Guest Post: Worldbuilding by WorldBreaking by @KeirAlekseii

Greeting lovelies!

There are many challenges when it comes to crafting a novel from the ground up. Among them, building an immersive world that won’t baffle, confuse or frustrate readers. Often times, this is a part of the writing process that is overlooked, thus creating a flat and sometimes boring experience.

For today’s guest post, Keir Alekseii takes us on a journey on how she builds her worlds that hopefully helps you build yours!

Let’s see what she has to say:

Every writer has their own strengths. For some, character-building is cake. Others are power plotters. There are writers that have lyrical prose, and there are world builders.

Me? I’m a world breaker.

Sure, “a broken world” is the setting of every dystopian novel you’ve ever read. But it plays a big role in fantasy, too, particularly in my favorite sub-genre: Urban Fantasy. Consider Ilona Andrews’ Kate Daniels series, where magic breaks the world. Or maybe you’re more of a Kim Harrison fan, where Rachel Morgan lives in a world broken by genetically modified tomatoes. How many of our beloved heroes are rushing to prevent the world from becoming broken, or more broken?

Since this obsession of mine began, breaking has become my primary method of building.


Steps to “Break” Your World

Photo by Khaled Akacha from Pexels

The first step in this process is, of course, to figure out what causes the break. I’ve discovered that sometimes the answer seems innocuous, like a tomato. Other times, magic might “return” and topple skyscrapers. Or, maybe the really big earthquake finally happens.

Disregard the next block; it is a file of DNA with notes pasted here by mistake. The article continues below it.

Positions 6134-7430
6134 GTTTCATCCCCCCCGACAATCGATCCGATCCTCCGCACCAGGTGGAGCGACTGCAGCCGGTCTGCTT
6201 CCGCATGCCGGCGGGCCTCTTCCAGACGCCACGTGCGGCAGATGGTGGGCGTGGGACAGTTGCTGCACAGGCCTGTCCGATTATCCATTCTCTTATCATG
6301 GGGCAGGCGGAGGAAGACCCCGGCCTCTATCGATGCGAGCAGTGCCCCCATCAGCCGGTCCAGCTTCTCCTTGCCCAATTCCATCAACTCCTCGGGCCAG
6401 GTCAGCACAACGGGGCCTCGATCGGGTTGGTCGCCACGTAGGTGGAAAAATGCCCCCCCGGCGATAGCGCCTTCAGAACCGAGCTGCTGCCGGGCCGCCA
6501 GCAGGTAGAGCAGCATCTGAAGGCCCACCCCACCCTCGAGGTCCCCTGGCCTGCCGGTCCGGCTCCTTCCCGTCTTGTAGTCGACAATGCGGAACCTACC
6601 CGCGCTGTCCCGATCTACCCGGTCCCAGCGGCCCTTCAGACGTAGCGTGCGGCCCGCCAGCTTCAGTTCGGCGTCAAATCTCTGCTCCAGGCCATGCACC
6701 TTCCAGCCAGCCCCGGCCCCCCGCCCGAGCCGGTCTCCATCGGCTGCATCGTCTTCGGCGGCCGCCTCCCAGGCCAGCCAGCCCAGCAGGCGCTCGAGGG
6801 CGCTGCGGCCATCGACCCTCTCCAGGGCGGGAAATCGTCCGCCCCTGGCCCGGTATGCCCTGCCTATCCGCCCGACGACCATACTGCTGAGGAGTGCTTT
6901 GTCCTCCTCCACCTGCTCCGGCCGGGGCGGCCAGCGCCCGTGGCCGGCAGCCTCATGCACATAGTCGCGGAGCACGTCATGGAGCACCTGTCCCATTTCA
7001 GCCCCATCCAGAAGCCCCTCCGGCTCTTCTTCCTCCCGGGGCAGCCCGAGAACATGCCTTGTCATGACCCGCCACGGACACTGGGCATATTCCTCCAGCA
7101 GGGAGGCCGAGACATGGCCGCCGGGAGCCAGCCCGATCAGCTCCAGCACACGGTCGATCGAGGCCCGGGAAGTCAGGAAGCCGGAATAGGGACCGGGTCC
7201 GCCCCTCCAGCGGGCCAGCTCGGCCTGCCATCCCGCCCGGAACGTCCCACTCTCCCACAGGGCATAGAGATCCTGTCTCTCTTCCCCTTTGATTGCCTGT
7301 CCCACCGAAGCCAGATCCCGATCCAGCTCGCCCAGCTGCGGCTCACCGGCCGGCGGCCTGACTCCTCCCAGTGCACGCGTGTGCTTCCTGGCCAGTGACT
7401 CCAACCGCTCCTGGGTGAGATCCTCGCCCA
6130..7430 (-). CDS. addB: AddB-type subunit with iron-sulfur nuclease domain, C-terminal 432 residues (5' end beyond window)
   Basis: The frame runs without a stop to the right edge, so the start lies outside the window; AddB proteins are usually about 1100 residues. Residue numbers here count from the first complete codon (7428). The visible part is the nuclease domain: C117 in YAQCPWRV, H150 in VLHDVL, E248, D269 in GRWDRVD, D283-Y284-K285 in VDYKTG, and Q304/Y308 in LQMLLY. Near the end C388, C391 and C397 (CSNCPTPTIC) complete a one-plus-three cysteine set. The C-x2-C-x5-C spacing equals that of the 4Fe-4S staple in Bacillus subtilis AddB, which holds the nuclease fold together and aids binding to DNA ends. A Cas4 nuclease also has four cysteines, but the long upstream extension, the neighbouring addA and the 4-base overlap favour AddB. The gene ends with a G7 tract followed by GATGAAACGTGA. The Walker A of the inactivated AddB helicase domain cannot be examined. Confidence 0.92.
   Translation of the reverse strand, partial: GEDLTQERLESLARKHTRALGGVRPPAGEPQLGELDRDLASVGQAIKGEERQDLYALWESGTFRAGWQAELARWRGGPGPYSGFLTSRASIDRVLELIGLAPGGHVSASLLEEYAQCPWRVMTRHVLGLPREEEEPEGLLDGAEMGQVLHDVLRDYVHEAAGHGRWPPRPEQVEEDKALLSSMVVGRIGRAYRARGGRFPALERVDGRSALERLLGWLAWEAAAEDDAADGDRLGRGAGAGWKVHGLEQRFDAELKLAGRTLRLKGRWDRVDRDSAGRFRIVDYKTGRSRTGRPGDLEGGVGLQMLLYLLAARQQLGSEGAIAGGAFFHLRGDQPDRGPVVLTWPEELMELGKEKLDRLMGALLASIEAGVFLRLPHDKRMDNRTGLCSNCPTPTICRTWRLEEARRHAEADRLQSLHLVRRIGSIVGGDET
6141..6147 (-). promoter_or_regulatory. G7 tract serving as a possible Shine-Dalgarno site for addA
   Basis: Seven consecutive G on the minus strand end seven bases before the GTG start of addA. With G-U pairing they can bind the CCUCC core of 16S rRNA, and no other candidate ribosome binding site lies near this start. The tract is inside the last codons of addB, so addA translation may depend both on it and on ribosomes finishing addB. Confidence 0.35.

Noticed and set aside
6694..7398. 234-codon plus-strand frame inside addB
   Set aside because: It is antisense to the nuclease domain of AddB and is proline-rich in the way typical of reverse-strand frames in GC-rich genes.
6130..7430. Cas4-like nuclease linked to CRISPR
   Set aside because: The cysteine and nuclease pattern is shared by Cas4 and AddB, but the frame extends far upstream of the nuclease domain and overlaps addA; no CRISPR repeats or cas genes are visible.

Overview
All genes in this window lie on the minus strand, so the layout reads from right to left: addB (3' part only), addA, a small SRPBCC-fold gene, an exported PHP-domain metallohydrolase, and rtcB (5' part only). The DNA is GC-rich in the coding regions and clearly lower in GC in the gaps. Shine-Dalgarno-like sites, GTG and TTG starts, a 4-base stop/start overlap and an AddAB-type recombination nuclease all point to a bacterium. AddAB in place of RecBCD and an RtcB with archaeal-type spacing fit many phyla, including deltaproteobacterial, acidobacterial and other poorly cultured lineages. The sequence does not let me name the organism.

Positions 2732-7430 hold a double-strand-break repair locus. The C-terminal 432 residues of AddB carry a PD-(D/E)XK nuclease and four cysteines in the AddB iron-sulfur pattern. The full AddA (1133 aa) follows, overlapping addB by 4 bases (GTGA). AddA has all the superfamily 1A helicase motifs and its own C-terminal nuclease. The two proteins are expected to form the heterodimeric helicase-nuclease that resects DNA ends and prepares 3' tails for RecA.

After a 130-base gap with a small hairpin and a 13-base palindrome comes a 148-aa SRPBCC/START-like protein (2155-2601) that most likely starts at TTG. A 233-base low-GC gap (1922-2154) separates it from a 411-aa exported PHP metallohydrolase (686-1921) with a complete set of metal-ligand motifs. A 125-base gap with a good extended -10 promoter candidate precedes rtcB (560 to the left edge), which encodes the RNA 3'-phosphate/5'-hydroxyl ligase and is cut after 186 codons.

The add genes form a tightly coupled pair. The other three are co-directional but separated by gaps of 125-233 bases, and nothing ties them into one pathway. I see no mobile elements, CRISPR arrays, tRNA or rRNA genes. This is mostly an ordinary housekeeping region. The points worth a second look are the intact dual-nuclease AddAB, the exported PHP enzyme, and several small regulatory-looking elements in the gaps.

Sometimes, breaking the world looks a lot like fixing it. What if COVID-19 really were a hoax? Or maybe it just didn’t happen at all. By my definition, “breaking the world,” isn’t about destruction so much as it’s about making a change that has enough of an effect that the resulting setting is a brand new environment, with brand new problems for my characters to deal with. This is probably why I like the Hollows’ tomato so much. It was meant to fix the world, but instead it created a plague that killed humans and outed non-humans. The butterfly effect that this had on Rachel Morgan’s problems was one of the most compelling pieces of her puzzle, to me. (Disclaimer: I’m a molecular biologist, so I may be biased)

That brings me to step two of this process: now what? Now that the world is broken, what does it look like? This ripple effect is how you know you’ve accomplished a worldbreaking. If the change you made affects communities and countries, not just your individual characters, you’ve probably succeeded. Some (boring) questions I ask myself to figure out if I’ve done it right are: has the economy changed? Is healthcare the same? How has this affected daily life for people on the street? How did major political and religious bodies react or change?

As boring as these questions are, you can’t really say you’ve done “world” breaking if only the life of your characters has changed. No, every inhabitant of the newly broken world needs to be tangibly affected by the “breaking” action. There should be a distinct before and after.

Depending on how you break things, your jumping off point will be different. For example, a world broken by magic looks a lot different to a world broken by a tomato, which is also different to earthquakes or nuclear bombs. If you’re like me, you know that one of the nicest things about fiction, particularly fantasy, is that you don’t have to be realistic in how you decide to break things. You can do it with dragons, magic, or gods, as easily as with tsunamis, earthquakes or nukes. Better yet, you’re not limited to breaking just your world. There are AU (alternate universe) fanfiction writers who skillfully break secondary worlds all the time, just to give our favorite characters a chance to try something new. Or someone new, but that’s a different discussion.